Dolphins escape from Taiji facility in Japan
A pod of dolphins has escaped from a recreational facility in the Japanese town of Taiji, known for its annual controversial hunts.
Staffers from the DolphinBase centre discovered nets dividing the pools from the ocean had been slashed, allowing four dolphins to get out.
An official blog said the dolphins had "stayed close to their pen" and that three returned on their own accord.
Local police say they do not yet know who was behind the incident.
The bottlenose dolphins were estimated to be between three to five years old. They were being trained in the seaside pens having been held there for more than six months.
The park would not tell the BBC whether they were wild or captive-bred.
The escaped pod were spotted swimming outside their pool at the facility, where visitors can interact and swim with the animals, on Wednesday.
- Japan aquariums pledge to stop buying Taiji dolphins
- Dolphin slaughter: Taiji cove hunt begins in Japan
- Is Japan losing the taste for whale meat?
The centre wrote on its official blog that it was "furious" someone with "no expert knowledge had callously exposed the dolphins to danger".
"We are enraged by this heinous act which can easily lead to the dolphins dying," the statement said.
"They think that once out of their pen, dolphins will swim far away but that is not true. Dolphins will not stray far and they will not leave their group."
The last dolphin remains outside the pen but nearby. The centre said it was "scared" of the new entrance and did not know how to get back in.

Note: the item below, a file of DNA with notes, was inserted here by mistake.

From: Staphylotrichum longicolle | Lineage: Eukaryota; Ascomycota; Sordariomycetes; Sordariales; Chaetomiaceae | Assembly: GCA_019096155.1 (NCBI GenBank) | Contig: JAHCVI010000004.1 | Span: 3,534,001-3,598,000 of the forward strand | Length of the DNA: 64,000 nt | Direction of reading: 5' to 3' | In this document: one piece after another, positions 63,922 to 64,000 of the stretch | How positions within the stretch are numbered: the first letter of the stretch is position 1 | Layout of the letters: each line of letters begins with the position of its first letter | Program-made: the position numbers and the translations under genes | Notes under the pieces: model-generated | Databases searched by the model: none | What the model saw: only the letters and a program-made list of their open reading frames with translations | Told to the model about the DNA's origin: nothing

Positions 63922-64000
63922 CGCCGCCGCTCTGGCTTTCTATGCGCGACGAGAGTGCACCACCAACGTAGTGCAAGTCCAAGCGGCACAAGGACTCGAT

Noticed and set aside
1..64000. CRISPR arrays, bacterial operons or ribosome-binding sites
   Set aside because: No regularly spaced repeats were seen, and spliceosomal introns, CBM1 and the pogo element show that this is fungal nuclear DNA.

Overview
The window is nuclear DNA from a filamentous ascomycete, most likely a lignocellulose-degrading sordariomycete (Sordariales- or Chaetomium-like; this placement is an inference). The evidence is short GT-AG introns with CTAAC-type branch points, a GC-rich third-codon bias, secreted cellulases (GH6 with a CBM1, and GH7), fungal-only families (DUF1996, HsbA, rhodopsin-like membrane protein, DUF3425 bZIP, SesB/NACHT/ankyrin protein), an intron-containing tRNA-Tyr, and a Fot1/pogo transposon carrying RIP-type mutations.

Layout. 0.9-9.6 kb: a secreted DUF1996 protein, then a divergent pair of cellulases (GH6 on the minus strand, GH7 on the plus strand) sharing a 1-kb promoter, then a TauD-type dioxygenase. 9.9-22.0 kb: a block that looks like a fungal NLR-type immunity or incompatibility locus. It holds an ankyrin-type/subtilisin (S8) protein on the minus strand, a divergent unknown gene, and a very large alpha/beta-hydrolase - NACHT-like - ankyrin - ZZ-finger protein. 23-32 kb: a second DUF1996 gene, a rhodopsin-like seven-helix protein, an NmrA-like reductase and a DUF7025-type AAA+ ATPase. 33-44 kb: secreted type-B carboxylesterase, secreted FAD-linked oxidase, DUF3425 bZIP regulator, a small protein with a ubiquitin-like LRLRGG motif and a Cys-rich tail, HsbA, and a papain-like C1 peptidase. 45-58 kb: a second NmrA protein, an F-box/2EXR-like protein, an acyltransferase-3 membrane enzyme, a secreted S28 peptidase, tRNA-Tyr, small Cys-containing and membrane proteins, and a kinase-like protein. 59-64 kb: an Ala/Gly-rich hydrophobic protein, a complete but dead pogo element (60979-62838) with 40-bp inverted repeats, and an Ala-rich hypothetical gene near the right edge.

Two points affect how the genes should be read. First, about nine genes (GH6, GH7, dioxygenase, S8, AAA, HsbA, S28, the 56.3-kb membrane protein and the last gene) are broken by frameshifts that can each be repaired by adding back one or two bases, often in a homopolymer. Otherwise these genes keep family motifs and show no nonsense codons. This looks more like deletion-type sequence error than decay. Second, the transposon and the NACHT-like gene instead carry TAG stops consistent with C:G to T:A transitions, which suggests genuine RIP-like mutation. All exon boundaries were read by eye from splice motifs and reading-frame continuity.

A police spokesperson told the BBC that an investigation was ongoing and the perpetrators remain unknown.
A similar incident was carried out in 2010 by a Dutch group called Blackfish, who left a knife behind.
Activist group Ric O'Barry's Dolphin Project condemned the actions of those involved in a statement.
"While we are against keeping dolphins in captivity, we do not condone illegal behavior," it said.
The group which monitors activity in the bay added: "Our Cove Monitors operate fully within Japanese law, documenting Taiji's dolphin drive hunts for the Japanese people and the rest of the world to see - including the horrific capture methods and continued slaughters."
Japan's annual controversy
Taking place between September to March, Taiji's annual dolphin hunt first gained global attention when it became the subject of 2009 Oscar-winning documentary film The Cove.
Hundreds of dolphins and pilot whales are herded by local fishermen into a small bay, using a method called "drive fishing".
They are then either killed with knives for meat or sold to aquariums.
The annual catching and slaughtering of dolphins and whales in Japan has courted international criticism.
In 2015, Japanese aquariums voted to stop acquiring dolphins caught during the controversial hunt following a suspension from the World Association of Zoos and Aquariums (Waza) because of the way dolphins are caught.
British and US ambassadors as well as celebrities have also joined environmentalist groups in condemning the "cruel" practice.